I think the computer offers a way to escape the stranglehold of photography: through realtime 3D. Just like the pre-photographic painters, computer artists create images out of nothing. We place vertices in virtual space, connect them with lines and fill up the triangles between them. We can’t really use photographic references because we are working in three dimensions and because the computer demands specific construction methods to allow for processing.
When I study early renaissance painting, especially the Flemish Primitives, I sense that they too were thinking of their practice more as modeling virtual worlds than creating pictures of reality. The religious subject matter helped the desire to transcend the mundane. And the newness of the technology stimulated invention. Those early paintings are as much about evoking physical sensations of material and space as they are about creating shapes. All of this is familiar terrain to the realtime 3D artist.
Realtime 3D offers us once again a way of creating synthetic images, potentially with the same power of early painting. This does require a conscious effort of the artist to move away from the photographic image and towards a more symbolic one. We need to resist the temptation to imitate reality offered by a technology built by engineers with no pictorial imagination. Because then all we have is that reality. And not something that transcends it.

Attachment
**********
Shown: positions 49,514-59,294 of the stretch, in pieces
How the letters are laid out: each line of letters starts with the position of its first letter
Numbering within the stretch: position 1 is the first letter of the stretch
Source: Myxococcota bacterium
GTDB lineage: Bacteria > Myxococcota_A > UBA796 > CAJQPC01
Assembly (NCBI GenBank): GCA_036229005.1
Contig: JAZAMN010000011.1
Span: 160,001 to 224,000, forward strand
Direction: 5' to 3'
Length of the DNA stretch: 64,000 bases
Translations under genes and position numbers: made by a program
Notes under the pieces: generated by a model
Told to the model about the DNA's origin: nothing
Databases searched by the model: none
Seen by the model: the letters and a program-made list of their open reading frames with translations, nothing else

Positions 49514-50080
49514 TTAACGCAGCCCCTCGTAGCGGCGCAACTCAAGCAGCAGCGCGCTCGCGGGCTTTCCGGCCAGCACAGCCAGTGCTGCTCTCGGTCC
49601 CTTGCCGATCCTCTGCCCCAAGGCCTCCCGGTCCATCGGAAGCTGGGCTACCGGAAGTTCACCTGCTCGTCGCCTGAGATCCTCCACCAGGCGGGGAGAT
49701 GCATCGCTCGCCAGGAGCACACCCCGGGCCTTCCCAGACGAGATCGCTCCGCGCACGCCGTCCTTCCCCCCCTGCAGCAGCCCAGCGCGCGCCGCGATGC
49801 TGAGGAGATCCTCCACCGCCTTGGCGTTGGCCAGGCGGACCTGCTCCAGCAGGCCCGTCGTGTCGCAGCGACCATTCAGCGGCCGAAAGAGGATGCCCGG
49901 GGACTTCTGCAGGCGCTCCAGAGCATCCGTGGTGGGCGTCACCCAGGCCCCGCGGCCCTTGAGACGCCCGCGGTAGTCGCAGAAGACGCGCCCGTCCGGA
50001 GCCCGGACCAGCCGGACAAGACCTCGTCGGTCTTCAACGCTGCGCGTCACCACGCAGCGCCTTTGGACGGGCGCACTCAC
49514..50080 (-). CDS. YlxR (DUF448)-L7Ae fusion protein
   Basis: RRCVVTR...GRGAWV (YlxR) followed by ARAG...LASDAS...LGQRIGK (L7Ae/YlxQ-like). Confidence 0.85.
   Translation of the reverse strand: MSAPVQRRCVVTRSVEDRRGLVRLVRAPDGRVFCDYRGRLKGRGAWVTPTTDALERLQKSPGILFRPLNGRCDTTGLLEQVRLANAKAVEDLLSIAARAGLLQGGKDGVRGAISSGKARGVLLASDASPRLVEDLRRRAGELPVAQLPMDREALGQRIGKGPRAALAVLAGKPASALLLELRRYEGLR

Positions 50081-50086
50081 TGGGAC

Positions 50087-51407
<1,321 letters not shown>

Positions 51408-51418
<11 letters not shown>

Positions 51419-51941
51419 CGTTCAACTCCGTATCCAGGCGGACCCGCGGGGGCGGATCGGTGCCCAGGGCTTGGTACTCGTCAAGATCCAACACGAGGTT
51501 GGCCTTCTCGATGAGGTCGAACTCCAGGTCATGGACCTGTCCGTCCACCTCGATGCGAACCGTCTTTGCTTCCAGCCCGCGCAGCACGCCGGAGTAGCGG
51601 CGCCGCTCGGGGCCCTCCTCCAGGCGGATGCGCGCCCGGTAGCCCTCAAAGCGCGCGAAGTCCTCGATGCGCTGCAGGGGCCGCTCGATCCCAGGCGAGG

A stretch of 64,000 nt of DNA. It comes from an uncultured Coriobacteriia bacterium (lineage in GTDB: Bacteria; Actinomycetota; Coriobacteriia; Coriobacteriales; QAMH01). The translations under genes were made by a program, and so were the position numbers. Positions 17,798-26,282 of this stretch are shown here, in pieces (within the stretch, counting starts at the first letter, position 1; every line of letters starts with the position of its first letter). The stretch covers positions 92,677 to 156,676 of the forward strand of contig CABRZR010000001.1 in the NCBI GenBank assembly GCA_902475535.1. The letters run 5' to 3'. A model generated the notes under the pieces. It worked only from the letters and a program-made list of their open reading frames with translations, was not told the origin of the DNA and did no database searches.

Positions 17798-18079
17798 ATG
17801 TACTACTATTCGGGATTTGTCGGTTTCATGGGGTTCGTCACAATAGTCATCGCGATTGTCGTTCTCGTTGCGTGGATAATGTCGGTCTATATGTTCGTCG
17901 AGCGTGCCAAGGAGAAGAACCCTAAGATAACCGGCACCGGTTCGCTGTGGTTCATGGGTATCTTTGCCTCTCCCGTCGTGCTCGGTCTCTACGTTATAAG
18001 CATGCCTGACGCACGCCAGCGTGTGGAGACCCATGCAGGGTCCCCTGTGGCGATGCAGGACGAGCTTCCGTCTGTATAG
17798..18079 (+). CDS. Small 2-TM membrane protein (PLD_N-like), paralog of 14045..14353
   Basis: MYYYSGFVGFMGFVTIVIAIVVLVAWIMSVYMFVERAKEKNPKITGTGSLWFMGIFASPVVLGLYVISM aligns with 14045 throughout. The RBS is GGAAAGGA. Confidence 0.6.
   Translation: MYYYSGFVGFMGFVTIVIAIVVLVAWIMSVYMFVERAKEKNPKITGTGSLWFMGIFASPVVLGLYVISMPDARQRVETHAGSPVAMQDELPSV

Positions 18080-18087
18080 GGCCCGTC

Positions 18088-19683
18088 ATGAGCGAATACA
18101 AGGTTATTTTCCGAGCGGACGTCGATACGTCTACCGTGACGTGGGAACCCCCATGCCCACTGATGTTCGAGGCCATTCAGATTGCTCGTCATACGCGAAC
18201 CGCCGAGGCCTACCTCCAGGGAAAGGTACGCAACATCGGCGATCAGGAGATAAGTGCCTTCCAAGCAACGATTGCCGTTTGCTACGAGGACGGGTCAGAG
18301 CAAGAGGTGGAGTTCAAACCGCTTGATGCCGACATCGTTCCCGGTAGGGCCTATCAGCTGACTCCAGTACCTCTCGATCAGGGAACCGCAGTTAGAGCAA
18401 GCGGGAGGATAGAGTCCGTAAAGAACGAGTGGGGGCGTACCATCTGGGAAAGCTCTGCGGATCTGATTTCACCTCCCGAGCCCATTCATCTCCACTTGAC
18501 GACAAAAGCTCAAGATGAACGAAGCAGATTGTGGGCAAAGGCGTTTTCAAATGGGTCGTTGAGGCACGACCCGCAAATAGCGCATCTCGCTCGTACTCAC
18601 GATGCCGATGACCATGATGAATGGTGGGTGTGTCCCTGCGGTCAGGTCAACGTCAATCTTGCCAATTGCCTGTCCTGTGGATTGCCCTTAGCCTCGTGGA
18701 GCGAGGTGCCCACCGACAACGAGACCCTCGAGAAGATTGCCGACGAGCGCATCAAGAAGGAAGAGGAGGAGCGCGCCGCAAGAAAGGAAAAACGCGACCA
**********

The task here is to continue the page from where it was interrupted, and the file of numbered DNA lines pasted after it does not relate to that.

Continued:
The computer screen, with its two dimensions, is not our canvas or panel. We are creating realities in virtual spaces. Virtual spaces that are alive through the processing power of the computer. We are not creating images but objects (much like sculptures, but even paintings are objects! –unlike photos which are prints on paper or light on screens). Even if there is no visible difference (when displaying our work on a screen), our objects continue to really exist in the virtual (unlike photos or films that are only pictures of a reality that does not exist anymore).
The experience of art, or being in the presence of the work
I have never had a deep aesthetic experience with a reproduction of a painting. The magic only happens in the presence of the actual object. It doesn’t even need to be the original work – this is not fetishism – but it needs to be a real painting or sculpture. Photographic reproductions don’t work for me.
Even though realtime 3D does not possess the physical properties of painting or sculpture, a similar effect can be observed. Realtime 3D exists in another type of reality: it is running – right now – on a computer.
One needs to be in the presence of the real work of art to have a deep aesthetic experience. Digital art is real when it’s running on the computer’s processors. Rendering kills the art. Screenshots don’t work, even videos don’t have the same effect (linearity kills realtime). We have to be in the presence of a software application that is running now, in the same time as the one we inhabit, for the art to affect us deeply.
And we need to embrace the synthetic nature of these artworks. By constructing realities out of nothing with means that circumvent the photographic way of seeing, we can, once again, approach a power and mystery of art.